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N91-10828# National Center for Atmospheric Research, Boulder,
Prepared in cooperation with Sydney Univ., Australia (Grant NSF ATM-87-09659) (PB90-214487; NCAR/CT-124) Avail: NTIS HC/MF A15 CSCL 03B
Observations of Stokes spectral profiles enable the magnetic fields on the Sun's surface to be determined. Inversion is the process whereby the profiles are reduced to magnetic field vectors. One of the most robust, accurate, and rapid methods available for inversion uses the least squares fitting of analytical Stokes profiles. As this technique is suitable for the automated reduction of large sets of data, it was adopted for use with the Advanced Stokes Polarimeter, presently under development. The limitations of inversion by analytical profile fitting were not firmly established. Confident analysis of magnet field vectors depends upon the precise interpretation of reduced data. A framework is introduced which allows such an assessment to be made. The magnetofluid-static sunspon models presented provide a self-consistent range of physical conditions similar to those in sunspots. Inversion can then be carried out on Stokes profiles synthesized from these known realistic conditions.
and T. Tajima Aug. 1990 18 p
Effects of strong and random inhomogeneities of the magnetic fields, plasma density, and temperature in the solar atmosphere on the properties of magnetoacoustic waves of arbitrary amplitudes are studied. The procedure which allows one to obtain the averaged equation containing the nonlinearity of a wave, dispersion properties of a system, and dissipative effects is described. It is shown that depending on the statistical properties of the medium, different scenarios of wave propagation arise: in the predominance of dissipative effects the primary wave is damped away in the linear stage and the efficiency of heating due to inhomogeneities is much greater than that in homogeneous medium. Depending on the interplay of nonlinear and dispersion effects, the process of heating can be afforded through the formation of shocks or through the storing of energy in a system of solitons which are later damped away. Our computer simulation supports and extends the above theoretical investigations. In particular the enhanced dissipation of waves due to the strong and random inhomogeneities is observed and this is more pronounced for shorter waves.
N91-10829*# Jet Propulsion Lab., California Inst. of Tech.,
(Contract NAS7-918) (NASA-CR-187337; JPL-Publ-90-34; NAS 1.26:187337) Avail: NTIS HC/MF A03 CSCL 03B
Solar radio emission could seriously interfere with observations made by a low frequency (1 to 10 MHz) array in space. International Sun-Earth Explorer (ISEE-3) radio data were used to determine solar emission level. The results indicate that solar emission should seriously disturb less than ten percent of the data, even during the years of solar maximum. Thus it appears that solar emission should not cause a disastrous loss of data. The information needed to design procedures to excise solar interference from the data produced by any low-frequency array is provided.
N91-10832*# National Aeronautics and Space Administration.
The objective was to develop the capability for and coaligned observations of the structure and evolution of the Sun's magnetic field at two different heights in the solar atmosphere: the photosphere, which is the lowest region observable with optical telescopes; and the chromosphere, which lies just above the photosphere and is the region where the magnetic field dominates the gas motion so that a well-ordered structure governed by the field is observed. By obtaining this three-dimensional picture of the solar magnetic field, a better understanding can be developed of the magnetic forces that produce and control the dynamic, high-energy phenomena occurring in the solar atmosphere that can affect the entire heliosphere, including the terrestrial environment.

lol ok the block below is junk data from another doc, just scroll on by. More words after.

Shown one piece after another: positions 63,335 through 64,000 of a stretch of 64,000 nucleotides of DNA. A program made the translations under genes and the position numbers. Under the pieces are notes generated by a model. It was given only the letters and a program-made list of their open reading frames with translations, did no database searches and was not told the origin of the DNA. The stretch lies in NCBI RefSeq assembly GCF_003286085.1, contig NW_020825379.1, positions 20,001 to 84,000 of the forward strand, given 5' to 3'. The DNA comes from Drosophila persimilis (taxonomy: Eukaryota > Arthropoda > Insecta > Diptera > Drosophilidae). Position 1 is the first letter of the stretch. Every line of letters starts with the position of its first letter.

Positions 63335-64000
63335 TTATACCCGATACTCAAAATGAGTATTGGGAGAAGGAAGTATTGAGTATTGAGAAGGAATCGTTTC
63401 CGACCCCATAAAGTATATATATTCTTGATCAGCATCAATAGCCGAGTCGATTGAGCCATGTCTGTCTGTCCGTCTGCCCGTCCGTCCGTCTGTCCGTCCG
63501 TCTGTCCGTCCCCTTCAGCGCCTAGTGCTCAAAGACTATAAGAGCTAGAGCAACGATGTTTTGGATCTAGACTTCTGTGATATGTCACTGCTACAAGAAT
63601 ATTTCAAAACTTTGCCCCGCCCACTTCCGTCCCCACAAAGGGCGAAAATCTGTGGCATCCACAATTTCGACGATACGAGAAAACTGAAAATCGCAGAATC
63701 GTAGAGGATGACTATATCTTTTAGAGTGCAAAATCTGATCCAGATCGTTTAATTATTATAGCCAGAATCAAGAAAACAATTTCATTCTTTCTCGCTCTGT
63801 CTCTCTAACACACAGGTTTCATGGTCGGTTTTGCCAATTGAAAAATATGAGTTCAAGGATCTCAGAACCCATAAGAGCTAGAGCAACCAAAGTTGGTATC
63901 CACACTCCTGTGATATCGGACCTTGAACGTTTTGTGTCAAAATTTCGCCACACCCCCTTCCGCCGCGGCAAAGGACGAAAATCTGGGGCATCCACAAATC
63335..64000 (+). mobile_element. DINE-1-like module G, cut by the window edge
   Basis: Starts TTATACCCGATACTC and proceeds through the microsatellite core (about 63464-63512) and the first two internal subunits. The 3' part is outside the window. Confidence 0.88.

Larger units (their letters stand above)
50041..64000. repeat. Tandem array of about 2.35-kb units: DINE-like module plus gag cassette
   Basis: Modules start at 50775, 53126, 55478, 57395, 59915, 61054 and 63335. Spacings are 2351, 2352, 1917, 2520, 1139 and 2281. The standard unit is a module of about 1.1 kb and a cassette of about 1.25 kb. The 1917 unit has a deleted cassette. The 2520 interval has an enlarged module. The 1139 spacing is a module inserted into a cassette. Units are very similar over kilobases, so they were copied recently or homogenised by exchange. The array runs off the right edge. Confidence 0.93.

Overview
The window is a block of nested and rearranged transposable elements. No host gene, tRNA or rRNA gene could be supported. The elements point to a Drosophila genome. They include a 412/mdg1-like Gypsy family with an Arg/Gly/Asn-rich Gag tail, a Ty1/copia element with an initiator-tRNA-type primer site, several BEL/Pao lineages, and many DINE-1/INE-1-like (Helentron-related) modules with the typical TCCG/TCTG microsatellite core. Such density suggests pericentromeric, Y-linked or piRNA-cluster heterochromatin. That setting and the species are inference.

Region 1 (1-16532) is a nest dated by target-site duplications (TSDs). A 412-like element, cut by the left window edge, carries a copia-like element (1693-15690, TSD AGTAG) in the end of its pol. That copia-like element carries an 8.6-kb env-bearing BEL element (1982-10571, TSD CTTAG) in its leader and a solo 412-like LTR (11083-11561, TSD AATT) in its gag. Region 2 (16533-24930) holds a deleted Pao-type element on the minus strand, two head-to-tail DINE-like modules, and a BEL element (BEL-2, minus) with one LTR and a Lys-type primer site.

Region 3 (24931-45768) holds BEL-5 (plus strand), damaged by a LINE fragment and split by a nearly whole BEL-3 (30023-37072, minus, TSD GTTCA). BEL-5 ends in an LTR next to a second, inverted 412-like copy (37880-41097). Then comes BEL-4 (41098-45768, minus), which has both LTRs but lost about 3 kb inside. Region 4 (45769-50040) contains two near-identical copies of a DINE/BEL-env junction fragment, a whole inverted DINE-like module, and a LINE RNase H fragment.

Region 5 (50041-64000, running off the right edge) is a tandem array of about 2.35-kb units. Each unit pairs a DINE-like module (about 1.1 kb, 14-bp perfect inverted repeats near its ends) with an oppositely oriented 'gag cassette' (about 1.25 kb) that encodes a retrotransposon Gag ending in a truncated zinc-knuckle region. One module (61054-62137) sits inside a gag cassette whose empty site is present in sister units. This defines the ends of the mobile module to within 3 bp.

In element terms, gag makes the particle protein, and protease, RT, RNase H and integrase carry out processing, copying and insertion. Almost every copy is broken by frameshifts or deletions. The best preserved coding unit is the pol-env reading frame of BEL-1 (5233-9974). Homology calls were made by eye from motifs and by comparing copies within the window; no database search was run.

N91-10830# Lawrence Livermore National Lab., CA. CORONAL HEATING BY NANOFLARES: PLASMA DYNAMICS OF ELEMENTARY EVENTS Roger A. Kopp and Giannina Poletto (Osservatorio Astrofisico di Arcetri, Florence, Italy) 1990 4 p Presented at the Mechanisms of Chromospheric and Coronal Heating, Heidelberg, Fed. Republic of Germany, 5-8 Jun. 1990 Sponsored in part by Consiglio Nazionale delle Richerche; Florence Univ, Italy; and Italian Space Agency (Contract W-7405-eng-36) (DE90-016495; LA-UR-90-2764; CONF-9006261-1) Avail: NTIS HC/MF A01
It has been suggested by Parker Sturrock et al., and others that the corona may be stochastically heated, on spatial scales at or below current instrumental resolution limits, by a continuous succession of many small flarelike events commonly referred to as nanoflares. In this paper we extend a semi-analytical point model developed previously for solar compact flares, to include gravitational plasma downfall during the late decay phase. Applying the model to conditions representative of nanoflares allows us to predict the temporal variation of average plasma properties in such events and should ultimately facilitate a calculation of the spectral characteristics of a nanoflare-heated corona. DOE
N91-10833# Consiglio Nazionale delle Ricerche, Rome (Italy).
The preliminary five minute pressure corrected data of total neutron intensity and of the intensities of multiplicities one to greater than or equal to eight are presented in the form of daily plots. The data was recorded during March 1990 by the Rome 17-NM-64. Ways in which the data can be used during the forthcoming solar activity maximum are discussed. For each monitor section the various multiplicities are measured in a gate time of 1200 microseconds. The attenuation coefficients for atmospheric pressure change correction are given.
N91-10831# Texas Univ., Austin.
N91-10834# Consiglio Nazionale delle Ricerche, Rome (Italy).